This episode of the new PR51st podcast features an exclusive interview with Governor Pedro Pierluisi and a discussion between George Laws Garcia and MartinRivera. The conversation begins with a discussion of the 125th anniversary of the Treaty of Paris, which took place this month. With a quick and lively overview of Puerto Rico history and political status, the podcast catches listeners up. Discussing national security and supply chains — both of which involve Puerto Rico intrinsically — George and Martin introduce the Puerto Rico Status Act.

The podcast dives into the interview with the governor, asking how to improve and perfect the relationship between the United States and Puerto Rico.

“Last Congress, the Puerto Rico Status Act passed the House,” George said. “Can you speak to us about the progress…and how we can continue to overcome the hurdles that remain to achieve statehood for Puerto Rico?”

“You need to convince the majority of the members of both houses of the Congress to admit Puerto Rico as a state,” the governor said. “It’s important that we keep informing the members of Congress about what Puerto Rico is all about, because there’s a lot of disinformation.”

Pierluisi remembered that it used to be common for legislators not to realize that Puerto Ricans are American citizens. “Some probably have forgotten,” he suggested. Since Congress changes every two years, some members still need to be educated.


Pierluisi also stated that Puerto Rico is discriminated against in Social Security, Medicare, and similar federal programs. “The key,” he explained, “is to make sure that members of Congress do the right thing, that they follow the founding principles of this nation.”

“This is a nation where the vote is a sacred right, where the Congress represents the citizenry at large,” he continued. “That’s not happening for the citizens of Puerto Rico.”

“It makes no sense to treat them differently,” the governor said. “As a territory, Congress has plenary power over Puerto Rico, which means Congress can do pretty much anything…In terms of our political rights, we simply are disenfranchised.”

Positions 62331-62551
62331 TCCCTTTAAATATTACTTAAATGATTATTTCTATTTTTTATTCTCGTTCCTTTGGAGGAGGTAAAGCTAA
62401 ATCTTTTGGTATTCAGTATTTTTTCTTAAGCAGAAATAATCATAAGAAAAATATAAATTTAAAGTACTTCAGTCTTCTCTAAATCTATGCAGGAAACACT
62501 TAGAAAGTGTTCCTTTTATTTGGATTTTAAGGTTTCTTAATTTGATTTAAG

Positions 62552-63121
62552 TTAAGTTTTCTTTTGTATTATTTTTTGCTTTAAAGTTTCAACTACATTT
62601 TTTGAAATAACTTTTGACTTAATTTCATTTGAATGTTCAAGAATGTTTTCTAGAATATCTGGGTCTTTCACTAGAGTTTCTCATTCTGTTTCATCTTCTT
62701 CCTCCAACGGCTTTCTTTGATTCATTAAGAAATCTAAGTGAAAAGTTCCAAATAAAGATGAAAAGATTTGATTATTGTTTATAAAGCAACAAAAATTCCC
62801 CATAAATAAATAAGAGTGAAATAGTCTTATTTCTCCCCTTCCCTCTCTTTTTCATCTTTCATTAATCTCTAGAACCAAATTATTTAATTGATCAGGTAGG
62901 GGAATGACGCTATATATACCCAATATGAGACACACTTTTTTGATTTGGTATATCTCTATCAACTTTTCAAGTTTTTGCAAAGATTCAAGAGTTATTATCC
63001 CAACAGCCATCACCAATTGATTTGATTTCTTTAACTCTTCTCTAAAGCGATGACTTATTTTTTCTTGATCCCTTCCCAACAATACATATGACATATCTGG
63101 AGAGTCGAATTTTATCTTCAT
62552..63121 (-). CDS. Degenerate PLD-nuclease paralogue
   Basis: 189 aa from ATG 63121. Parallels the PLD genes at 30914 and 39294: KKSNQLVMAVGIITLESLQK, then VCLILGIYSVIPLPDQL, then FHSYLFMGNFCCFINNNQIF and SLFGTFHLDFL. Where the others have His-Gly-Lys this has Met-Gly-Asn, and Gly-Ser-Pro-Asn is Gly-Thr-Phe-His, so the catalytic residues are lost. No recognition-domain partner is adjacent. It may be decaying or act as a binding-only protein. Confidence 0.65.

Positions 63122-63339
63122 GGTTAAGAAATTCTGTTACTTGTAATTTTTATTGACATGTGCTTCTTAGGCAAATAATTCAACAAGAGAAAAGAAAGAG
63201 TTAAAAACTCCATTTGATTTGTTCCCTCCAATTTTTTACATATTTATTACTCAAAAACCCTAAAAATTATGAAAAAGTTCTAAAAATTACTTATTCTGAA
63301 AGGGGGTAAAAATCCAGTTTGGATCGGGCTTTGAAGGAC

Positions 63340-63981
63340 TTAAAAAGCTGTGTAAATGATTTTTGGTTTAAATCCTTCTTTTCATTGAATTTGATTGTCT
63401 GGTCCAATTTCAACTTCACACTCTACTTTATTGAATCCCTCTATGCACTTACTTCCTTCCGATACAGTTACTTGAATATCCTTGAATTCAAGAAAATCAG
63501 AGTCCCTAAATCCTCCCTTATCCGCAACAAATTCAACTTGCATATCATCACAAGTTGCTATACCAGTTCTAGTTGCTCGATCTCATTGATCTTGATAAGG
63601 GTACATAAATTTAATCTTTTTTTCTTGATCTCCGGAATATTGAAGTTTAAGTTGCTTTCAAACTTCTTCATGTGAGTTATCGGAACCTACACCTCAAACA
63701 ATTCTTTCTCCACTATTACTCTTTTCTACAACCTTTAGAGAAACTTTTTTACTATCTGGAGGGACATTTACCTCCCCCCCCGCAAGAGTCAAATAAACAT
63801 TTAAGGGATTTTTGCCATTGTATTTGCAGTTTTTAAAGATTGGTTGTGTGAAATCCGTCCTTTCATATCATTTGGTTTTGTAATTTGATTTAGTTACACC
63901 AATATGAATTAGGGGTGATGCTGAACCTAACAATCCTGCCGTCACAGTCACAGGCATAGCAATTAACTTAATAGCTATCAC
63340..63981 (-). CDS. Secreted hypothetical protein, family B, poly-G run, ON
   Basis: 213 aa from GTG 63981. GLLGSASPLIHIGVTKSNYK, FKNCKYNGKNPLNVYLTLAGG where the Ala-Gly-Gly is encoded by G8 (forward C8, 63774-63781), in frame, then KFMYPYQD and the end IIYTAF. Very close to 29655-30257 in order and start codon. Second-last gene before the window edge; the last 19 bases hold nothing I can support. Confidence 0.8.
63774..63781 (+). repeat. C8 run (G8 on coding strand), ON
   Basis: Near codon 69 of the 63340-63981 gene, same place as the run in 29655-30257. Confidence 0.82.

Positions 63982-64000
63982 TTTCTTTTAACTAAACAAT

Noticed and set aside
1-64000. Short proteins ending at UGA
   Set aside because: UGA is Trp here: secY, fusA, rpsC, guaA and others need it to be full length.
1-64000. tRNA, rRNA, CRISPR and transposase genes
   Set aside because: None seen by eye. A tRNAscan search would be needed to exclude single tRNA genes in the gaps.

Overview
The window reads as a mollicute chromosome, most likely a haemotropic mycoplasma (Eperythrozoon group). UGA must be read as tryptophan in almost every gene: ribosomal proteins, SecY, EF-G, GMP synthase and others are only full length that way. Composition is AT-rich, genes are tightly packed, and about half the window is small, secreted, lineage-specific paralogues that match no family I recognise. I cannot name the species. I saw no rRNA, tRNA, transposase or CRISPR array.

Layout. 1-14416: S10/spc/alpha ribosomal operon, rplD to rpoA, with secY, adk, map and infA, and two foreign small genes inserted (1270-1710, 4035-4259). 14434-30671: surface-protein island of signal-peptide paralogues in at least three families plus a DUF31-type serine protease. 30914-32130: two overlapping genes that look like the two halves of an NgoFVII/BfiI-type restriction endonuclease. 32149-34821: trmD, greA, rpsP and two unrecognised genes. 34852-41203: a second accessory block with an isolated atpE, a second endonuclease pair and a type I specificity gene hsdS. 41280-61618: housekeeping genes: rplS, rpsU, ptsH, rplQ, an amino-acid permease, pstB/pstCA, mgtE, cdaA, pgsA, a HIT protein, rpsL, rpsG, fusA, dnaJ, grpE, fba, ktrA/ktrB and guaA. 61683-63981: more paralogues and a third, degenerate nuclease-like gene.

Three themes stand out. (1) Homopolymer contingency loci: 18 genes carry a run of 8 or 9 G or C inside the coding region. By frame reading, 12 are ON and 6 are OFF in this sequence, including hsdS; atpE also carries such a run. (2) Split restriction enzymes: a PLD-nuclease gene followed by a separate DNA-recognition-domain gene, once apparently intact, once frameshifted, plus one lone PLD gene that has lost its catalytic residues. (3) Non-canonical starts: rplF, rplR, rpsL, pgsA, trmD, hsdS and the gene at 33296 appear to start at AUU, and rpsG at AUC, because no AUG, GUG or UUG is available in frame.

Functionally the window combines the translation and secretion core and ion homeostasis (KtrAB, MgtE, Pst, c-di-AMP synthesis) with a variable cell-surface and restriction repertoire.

“How can you be a citizen of a nation, and you cannot vote for the president of that nation?” Pierluisi asked. “How can you be a citizen of a nation and you do not have voting representation in the legislature of that nation? That is the very essence of a colony.”

Upcoming action

Pierluisi pointed out that Puerto Rico has been an American territory for 125 years and that Puerto Ricans have been U.S. citizens since 1917. This is longer than any of the territories which have now become states waited. “We’re ready,” he said. “And that’s why we keep pushing for bills.”

The governor suggested that Republicans might have their own status bill for Puerto Rico — as governor, he would be open to any bill that gave Puerto Rico a choice of non-territorial status options.

The podcast also pointed out that Puerto Rican voters living in the states will be paying attention to how the stateside legislators treat Puerto Rico. “Elected officials need to be responsive to the needs of their constituents,” Pierluisi said. “It makes no sense for elected officials, if they’re thinking of their own electability, to ignore Puerto Rico.”

Listen to the entire conversation!



No responses yet

Leave a Reply

This site uses Akismet to reduce spam. Learn how your comment data is processed.

Sign up for our newsletter!

We will send you news about Puerto Rico and the path to statehood. No spam, just useful information about this historic movement.